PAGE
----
On Visual Novels, One in Particular

One form of electronic, specifically interactive, literature that isn’t discussed in this class is the Visual Novel (VN hereafter). This isn’t without cause: the medium is virtually exclusive to Japan, with very few being exported and few being made in the United States. In recent years, the medium has caught on and a small industry of amateur to semi-professional VN developers, including programmers, writers, and artists, has sprung up via the Internet. The most well-known collective of VN developers can be found on the Lemmasoft fora, which are hosted by Lemmasoft, developer of the most commonly used VN engine, Ren’py. Ren’py is famous for its user-friendly interface, requiring a minimum of computer programming knowledge to use for creating games. This makes it very conducive to low-budget and non-commercial production, hence the popularity.

Katawa Shoujo (Japanese; literally “crippled girls”, more commonly “disability girls”) is one example of a relatively low-budget, non-commercial VN created using Ren’py. The game was inspired by a sketch sheet drawn by a 4chan poster known only as “Raita” and posted sometime around January of 2007. The sketch sheet, which may be viewed here, contained a description for a dating-sim type game (referred to in Japan, VN fandom, Raita’s sketch, and here as “ren’ai game”, roughly “romance game”) featuring love interests who were disabled in different ways. The idea took hold immediately and spawned extensive discussions on 4chan’s image boards. Several users, both from 4chan and from other internet communities, formed a team to develop Raita’s idea into a full VN, calling themselves Four Leaf Studios after 4chan’s four-leaf clover logo. Katawa Shoujo‘s first act was released as a preview on 29 April, 2009. The full game was released on 4 January, 2012, and was an underground success, being free to play and a novel concept to many people who had not heard of VN’s before. It earned a large fan community focussing on discussion of the story, fan-fiction, and fan-art.

Katawa Shoujo cannot be honestly classified as a game, as there is no real gameplay (though that does not stop me from calling it a game on accident sometimes). This image from early in the game is representative of most scenes in the game. Narration and dialogue are displayed in the text box at the bottom of the screen, while digitally drawn backgrounds and sprites are used to dramatize the action. There are several individual “sprites” for each character for various emotions and facial expressions. Some higher-budget VN’s have voice acting for the dialogue. Occasionally, a “CG Scene,” or an individually drawn piece of art, will take the place of background and character sprites to depict special scenes in a manner that the standard engine precludes. This is often used to highlight particularly dramatic or important moments in the story.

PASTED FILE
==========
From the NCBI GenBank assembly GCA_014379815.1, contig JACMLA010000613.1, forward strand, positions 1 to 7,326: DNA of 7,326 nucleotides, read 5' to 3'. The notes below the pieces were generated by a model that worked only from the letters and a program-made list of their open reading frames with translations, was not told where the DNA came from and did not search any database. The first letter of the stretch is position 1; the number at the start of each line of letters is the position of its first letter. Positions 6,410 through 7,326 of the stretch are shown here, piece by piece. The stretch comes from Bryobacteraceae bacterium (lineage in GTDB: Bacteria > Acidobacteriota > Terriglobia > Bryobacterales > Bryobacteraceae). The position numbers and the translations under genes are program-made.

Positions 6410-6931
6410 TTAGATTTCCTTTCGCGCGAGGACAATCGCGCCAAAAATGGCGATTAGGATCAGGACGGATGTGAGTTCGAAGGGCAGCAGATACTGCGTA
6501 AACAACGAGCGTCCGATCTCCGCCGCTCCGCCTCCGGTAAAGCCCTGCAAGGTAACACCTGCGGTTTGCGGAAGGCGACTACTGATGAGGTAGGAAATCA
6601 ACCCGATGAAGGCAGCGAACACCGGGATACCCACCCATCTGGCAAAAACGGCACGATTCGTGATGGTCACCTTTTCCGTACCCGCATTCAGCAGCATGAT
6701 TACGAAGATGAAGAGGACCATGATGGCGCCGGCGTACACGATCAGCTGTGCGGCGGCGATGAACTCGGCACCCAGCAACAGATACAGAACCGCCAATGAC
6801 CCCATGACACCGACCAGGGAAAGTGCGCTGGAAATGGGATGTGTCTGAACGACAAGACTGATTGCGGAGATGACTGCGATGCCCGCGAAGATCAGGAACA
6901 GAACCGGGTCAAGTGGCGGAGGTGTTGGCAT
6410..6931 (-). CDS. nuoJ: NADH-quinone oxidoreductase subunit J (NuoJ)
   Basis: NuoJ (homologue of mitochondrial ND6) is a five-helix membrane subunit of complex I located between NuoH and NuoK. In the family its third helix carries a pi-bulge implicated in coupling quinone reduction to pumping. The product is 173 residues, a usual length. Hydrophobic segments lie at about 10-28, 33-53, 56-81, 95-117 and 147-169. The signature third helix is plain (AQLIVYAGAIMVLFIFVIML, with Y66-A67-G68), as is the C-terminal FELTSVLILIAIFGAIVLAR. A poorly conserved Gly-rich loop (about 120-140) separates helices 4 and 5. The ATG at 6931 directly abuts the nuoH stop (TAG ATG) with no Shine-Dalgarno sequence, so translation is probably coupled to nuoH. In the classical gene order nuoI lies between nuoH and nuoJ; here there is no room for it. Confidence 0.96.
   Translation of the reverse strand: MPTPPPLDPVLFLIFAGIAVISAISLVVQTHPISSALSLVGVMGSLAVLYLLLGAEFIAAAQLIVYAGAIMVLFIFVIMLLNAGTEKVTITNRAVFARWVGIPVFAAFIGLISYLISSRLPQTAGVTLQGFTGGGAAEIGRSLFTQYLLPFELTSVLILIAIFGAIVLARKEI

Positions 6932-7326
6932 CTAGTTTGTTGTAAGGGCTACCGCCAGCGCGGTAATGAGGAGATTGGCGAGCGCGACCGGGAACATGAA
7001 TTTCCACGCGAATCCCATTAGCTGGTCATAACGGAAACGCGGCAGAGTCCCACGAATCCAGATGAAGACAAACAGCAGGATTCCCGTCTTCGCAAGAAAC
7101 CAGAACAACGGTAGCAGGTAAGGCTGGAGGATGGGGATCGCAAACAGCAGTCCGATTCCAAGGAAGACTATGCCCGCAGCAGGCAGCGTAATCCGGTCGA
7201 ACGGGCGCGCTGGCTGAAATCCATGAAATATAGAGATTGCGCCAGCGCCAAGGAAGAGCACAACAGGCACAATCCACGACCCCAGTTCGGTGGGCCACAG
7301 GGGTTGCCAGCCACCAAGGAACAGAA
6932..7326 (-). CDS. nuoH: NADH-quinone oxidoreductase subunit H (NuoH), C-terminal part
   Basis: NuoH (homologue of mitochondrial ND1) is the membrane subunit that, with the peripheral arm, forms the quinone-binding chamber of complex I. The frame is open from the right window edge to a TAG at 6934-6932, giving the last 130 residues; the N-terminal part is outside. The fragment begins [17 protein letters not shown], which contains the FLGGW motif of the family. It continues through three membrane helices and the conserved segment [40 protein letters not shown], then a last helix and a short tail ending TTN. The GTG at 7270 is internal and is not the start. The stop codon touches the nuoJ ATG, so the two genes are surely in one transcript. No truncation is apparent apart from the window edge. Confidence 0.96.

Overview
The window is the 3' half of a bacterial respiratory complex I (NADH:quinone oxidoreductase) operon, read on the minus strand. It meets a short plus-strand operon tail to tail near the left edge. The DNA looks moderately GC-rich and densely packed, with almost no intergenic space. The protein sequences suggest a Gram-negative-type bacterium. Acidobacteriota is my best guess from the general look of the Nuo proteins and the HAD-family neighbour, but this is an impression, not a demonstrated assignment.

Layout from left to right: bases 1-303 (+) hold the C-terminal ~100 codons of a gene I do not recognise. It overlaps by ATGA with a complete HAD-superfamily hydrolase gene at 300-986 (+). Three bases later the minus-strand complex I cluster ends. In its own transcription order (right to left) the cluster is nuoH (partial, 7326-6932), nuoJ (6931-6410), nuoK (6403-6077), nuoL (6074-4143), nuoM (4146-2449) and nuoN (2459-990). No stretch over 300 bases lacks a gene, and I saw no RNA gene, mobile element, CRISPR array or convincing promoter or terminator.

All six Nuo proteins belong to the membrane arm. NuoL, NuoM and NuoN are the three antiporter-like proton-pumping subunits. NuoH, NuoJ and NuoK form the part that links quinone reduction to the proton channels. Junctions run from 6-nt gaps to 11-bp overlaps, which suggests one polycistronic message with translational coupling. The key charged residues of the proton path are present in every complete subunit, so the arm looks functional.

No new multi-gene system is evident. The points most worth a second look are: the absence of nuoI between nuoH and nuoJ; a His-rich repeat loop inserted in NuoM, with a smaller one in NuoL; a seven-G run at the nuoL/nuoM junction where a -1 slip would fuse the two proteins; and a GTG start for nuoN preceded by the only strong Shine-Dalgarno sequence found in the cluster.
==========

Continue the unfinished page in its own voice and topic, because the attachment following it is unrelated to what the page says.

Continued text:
So there is no gameplay, in the sense that at no time can one directly control the actions of the protagonist. But there is an objective, and a way to achieve it. At certain times during the narrative, choices will appear, and those choices will affect how the player proceeds through the story, including how it will end. Each of the potential love interests in this game has a “good ending” and a “bad ending,” but some of them have a “neutral” ending. The goal, obviously, is to get the good ending, where the protagonist and love interest are together. However, an aspect of uncertainty enters into this. In the case of Katawa Shoujo, unlike in some other ren’ai VN’s, there is no “true” love interest. Each of the storylines have similar themes related to disability and inner strength, but there is no indication that any story is any more “real” than any other. Ergo, there are five possible stories, each with at least two possible endings and numerous dialogue branches within. Attempting to read every line of dialogue in Katawa Shoujo can be a daunting task, and many VN’s are even longer. Some even force the player to play every route to unlock a secret “True Route”.

Of course, it is possible to have a VN without any choices or alternate endings. These are called kinetic novels, and they are less common than branching VN’s.

Katawa Shoujo‘s release was a watershed moment in VN history, as its success resulted in a flurry of interest in VN’s, Ren’py, and VN development, leading to the present underground scene. Because of this, Katawa Shoujo deserves recognition as an important work of interactive electronic fiction. It is an excellent introduction to the medium as well as the ren’ai genre.

Please be advised: Katawa Shoujo contains scenes of nudity and explicit sexuality. This is common in some VN’s, which are sometimes termed “eroge” (erotic game).  However, this warning should not dissuade the reader from interest: the story is primary, the sexuality secondary. There is an option to disable all explicit content, which results in virtually no lost story or characterization. Other VN’s with explicit content will have an advisory on the box art or in promotional material stating the game is for “adults only”, so use this to be informed of the content of a VN before starting it. There are many entirely “clean” VN’s out there as well, if the reader prefers.


  1 comment for “On Visual Novels, One in Particular

  1. February 15, 2014 at 6:10 pm

    So is this distinct from a “dating sim”? And I’m curious about how disability figures here. You refer to inner strength, so is that a “despite-their-disability” kind of story of overcoming?

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